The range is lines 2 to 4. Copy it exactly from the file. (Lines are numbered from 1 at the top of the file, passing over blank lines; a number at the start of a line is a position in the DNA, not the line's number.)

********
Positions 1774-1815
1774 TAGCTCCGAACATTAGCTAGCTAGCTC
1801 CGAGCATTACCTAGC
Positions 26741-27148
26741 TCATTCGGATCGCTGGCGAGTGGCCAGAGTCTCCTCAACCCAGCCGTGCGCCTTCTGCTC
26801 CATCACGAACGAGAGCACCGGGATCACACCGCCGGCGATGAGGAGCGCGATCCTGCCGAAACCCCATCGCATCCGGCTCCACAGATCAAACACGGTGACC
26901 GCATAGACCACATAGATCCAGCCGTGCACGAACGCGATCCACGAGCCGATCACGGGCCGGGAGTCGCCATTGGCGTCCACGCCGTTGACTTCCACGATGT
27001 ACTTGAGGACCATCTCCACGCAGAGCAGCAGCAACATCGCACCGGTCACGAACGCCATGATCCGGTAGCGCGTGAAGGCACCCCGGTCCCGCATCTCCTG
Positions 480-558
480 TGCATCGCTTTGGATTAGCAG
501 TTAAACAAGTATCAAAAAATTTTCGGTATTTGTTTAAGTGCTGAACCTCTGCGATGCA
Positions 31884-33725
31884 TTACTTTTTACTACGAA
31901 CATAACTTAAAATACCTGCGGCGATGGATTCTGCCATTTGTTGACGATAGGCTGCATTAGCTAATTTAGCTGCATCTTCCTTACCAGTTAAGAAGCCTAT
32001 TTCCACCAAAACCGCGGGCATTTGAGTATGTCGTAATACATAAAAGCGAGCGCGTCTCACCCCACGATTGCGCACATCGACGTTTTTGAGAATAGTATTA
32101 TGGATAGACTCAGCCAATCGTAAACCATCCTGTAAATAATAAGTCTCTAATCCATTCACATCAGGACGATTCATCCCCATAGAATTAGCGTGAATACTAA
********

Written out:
1774 TAGCTCCGAACATTAGCTAGCTAGCTC
1801 CGAGCATTACCTAGC
Positions 26741-27148